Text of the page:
Michigan State has played in two of the three Big Ten title games, is the defending Rose Bowl champion and is enjoying the best run in program history with 42 wins in four years.
Yet the Spartans cling to an underdog mentality, the product of being overshadowed historically by Michigan and Ohio State. Coach Mark Dantonio never wants his team to stop playing with that edge.
“Respectability can fly right out the window on us,” he said. “So it’s what we’ve done lately that you’re basically judged on, and we continue to build our future.”
The task gets tougher this year. The Spartans host the Buckeyes in a November night game that could decide the new East Division. Of more immediate concern is a trip to Oregon the first week of September.
That game could loom large in determining whether the Spartans land a spot in the inaugural, four-team College Football Playoff.
“We’re coming with at least a bona fide big game under our belts as we move forward,” Dantonio said. “One way or the other, win or lose, we need to gain experience from that game and be able to push through and into the conference.”
The Big Ten goes from 12 to 14 teams with the additions of Maryland and Rutgers. Another big story line is the debut of new Penn State coach James Franklin.
Here are some things to watch in the Big Ten:
Sparty party: Defensive coordinator Pat Narduzzi has a track record of rolling out some of the nation’s best units, and don’t expect anything different even though he lost six starters. The offense should keep rolling along, returning 97 percent of its production from a year ago, including QB Connor Cook and RB Jeremy Langford.
Buckeye bounceback? Ohio State, coming off two straight losses, is a trendy pick to win the East even though Urban Meyer must replace four offensive linemen and QB Braxton Miller is coming off right (throwing) shoulder surgery. The losses of RB Carlos Hyde and backup QB Kenny Guiton shouldn’t be underestimated.
Rising Iowa: The Hawkeyes won four games in 2012, eight in 2013, and more could be in store in 2014. They have experience in QB Jake Rudock, a dependable RB corps and an offensive line featuring NFL prospect Brandon Scherff. Yes, they lost three LBs who combined for almost 1,000 career tackles. But they have the softest schedule in the league, with West opponents Northwestern, Wisconsin and Nebraska coming to Iowa City.
Welcome aboard: New Michigan shuffle: Coach Brady Hoke is looking to re-energize his program after a narrow win over Akron and losses in six of the last eight games. He brought in Doug Nussmeier from Alabama to run the offense and gave each of his defensive assistants new positions to coach.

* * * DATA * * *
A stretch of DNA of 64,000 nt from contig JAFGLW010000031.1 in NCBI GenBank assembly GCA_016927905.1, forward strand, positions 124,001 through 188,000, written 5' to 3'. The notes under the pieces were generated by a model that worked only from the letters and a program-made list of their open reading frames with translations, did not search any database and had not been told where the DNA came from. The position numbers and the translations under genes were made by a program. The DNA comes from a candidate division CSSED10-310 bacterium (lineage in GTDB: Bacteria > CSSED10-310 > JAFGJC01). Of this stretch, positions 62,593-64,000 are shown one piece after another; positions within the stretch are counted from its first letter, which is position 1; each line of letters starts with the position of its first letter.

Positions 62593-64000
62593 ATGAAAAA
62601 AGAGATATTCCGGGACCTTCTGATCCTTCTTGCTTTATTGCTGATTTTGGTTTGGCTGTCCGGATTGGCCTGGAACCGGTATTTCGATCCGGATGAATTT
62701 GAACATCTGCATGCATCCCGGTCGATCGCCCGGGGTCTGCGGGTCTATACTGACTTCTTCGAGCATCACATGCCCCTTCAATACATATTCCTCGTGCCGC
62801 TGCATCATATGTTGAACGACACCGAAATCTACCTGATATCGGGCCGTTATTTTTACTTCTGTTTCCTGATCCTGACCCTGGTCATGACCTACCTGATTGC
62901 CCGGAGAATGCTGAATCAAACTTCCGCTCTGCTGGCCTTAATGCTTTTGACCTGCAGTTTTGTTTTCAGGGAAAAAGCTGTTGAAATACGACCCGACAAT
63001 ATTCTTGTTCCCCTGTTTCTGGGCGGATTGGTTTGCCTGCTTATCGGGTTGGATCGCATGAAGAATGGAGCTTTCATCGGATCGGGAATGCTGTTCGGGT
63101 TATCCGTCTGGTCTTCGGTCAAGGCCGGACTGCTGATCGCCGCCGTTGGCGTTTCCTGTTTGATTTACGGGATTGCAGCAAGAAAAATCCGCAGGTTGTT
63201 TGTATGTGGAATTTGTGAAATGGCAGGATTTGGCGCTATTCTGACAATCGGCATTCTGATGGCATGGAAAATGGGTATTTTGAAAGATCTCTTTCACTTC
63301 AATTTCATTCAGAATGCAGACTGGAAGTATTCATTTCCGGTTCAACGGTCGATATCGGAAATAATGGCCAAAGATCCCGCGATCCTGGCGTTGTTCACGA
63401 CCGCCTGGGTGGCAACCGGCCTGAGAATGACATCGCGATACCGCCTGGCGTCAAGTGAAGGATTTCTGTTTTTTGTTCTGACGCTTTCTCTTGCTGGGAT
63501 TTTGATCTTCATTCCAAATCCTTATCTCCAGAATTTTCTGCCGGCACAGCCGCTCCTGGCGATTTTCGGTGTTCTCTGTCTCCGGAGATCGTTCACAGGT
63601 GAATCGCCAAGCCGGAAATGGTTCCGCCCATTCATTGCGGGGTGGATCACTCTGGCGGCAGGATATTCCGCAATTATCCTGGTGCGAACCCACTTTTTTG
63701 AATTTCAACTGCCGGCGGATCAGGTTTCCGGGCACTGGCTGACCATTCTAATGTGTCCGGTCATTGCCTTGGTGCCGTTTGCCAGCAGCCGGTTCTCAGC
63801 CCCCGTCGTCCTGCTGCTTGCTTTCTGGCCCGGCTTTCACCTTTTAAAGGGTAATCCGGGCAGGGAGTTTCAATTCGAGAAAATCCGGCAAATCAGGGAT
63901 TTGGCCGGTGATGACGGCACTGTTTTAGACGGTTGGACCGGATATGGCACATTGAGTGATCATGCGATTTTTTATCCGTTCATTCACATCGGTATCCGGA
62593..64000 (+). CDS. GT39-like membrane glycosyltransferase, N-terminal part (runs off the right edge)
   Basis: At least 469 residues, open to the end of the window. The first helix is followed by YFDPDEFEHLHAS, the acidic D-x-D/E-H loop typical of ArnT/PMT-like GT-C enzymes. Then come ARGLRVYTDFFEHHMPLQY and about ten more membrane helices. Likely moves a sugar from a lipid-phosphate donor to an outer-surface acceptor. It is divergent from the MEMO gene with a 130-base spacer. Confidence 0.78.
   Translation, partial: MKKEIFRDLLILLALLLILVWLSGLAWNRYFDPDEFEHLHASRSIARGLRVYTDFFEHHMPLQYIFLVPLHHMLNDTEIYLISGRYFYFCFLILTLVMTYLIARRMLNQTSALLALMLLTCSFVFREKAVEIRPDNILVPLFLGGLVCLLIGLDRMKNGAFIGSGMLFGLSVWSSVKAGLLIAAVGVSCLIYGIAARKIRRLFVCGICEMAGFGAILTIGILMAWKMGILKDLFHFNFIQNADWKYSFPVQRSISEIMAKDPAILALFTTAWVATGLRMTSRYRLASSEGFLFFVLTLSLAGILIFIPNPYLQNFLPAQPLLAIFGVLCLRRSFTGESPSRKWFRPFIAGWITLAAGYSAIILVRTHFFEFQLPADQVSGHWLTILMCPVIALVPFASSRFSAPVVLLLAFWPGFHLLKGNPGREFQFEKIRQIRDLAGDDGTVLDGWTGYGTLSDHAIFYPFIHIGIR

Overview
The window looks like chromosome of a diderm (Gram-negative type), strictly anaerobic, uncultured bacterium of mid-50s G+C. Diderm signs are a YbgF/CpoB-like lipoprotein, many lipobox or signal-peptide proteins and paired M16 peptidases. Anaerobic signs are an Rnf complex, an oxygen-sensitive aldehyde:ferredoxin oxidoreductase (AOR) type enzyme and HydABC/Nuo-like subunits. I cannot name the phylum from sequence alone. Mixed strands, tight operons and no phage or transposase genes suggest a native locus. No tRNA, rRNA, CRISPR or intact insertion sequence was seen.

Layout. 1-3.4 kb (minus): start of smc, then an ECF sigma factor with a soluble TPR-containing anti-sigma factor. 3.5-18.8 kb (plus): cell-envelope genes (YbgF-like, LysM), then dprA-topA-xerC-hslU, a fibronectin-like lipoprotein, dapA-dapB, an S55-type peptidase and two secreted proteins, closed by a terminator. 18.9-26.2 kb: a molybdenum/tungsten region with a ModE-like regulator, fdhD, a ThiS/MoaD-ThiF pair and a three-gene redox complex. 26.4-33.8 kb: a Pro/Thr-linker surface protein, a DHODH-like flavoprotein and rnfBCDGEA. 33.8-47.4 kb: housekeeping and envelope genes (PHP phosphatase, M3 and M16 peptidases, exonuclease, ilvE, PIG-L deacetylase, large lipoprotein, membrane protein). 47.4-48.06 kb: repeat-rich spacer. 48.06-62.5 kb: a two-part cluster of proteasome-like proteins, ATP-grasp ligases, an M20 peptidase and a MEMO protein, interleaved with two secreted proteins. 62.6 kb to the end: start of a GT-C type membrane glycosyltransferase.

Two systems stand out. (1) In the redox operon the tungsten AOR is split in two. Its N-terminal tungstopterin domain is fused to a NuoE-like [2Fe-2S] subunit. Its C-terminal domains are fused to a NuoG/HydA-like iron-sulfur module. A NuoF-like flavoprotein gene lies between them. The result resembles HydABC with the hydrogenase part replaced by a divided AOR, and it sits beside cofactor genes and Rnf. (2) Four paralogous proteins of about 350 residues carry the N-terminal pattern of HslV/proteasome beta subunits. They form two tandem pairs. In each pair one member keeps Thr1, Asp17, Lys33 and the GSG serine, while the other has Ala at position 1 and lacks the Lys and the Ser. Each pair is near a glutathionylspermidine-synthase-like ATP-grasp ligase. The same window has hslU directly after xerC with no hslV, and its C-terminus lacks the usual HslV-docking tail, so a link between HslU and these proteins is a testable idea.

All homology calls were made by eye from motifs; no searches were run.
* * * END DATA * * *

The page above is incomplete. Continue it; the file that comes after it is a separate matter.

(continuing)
Best backs: Nebraska’s Ameer Abdullah (1,690 yards) and Wisconsin’s Melvin Gordon (1,609) are the nation’s top two returning rushers and both are in the Heisman Trophy conversation.
On Wisconsin: A year after setting school records for rushing and total offense, the Badgers started practice having to decide between QBs Joel Stave and Tanner McEvoy and figure out how to replace prodigious WR Jared Abbrederis. The Badgers also lost six of the defense’s front seven.
Looking for mojo: Northwestern, Minnesota, Illinois and Purdue in the West and Indiana in the East are teams looking to move up. Northwestern missed a bowl for the first time since 2007, Minnesota lost three straight after an 8-2 start and Illinois beat Purdue in a pillow fight. If Indiana’s explosive offense can ever get help from the defense, the Hoosiers might make a bowl.
Hot seats: Michigan’s Hoke has the program trending downward since going 11-2 in 2011, his first season. Nebraska hasn’t won a conference title since 1999, and fans are antsy after watching Bo Pelini lose no fewer than four games each of his six seasons. Tim Beckman is 6-18 in two years at Illinois, 1-15 in Big Ten games.
Predicted order of finish:
EAST — 1. Michigan State; 2. Ohio State; 3. Michigan; 4. Penn State; 5. Maryland; 6. Indiana; 7. Rutgers
WEST — 1. Iowa; 2. Nebraska; 3. Wisconsin; 4. Northwestern; 5. Minnesota; 6. Illinois; 7. Purdue
Title game winner: Michigan State.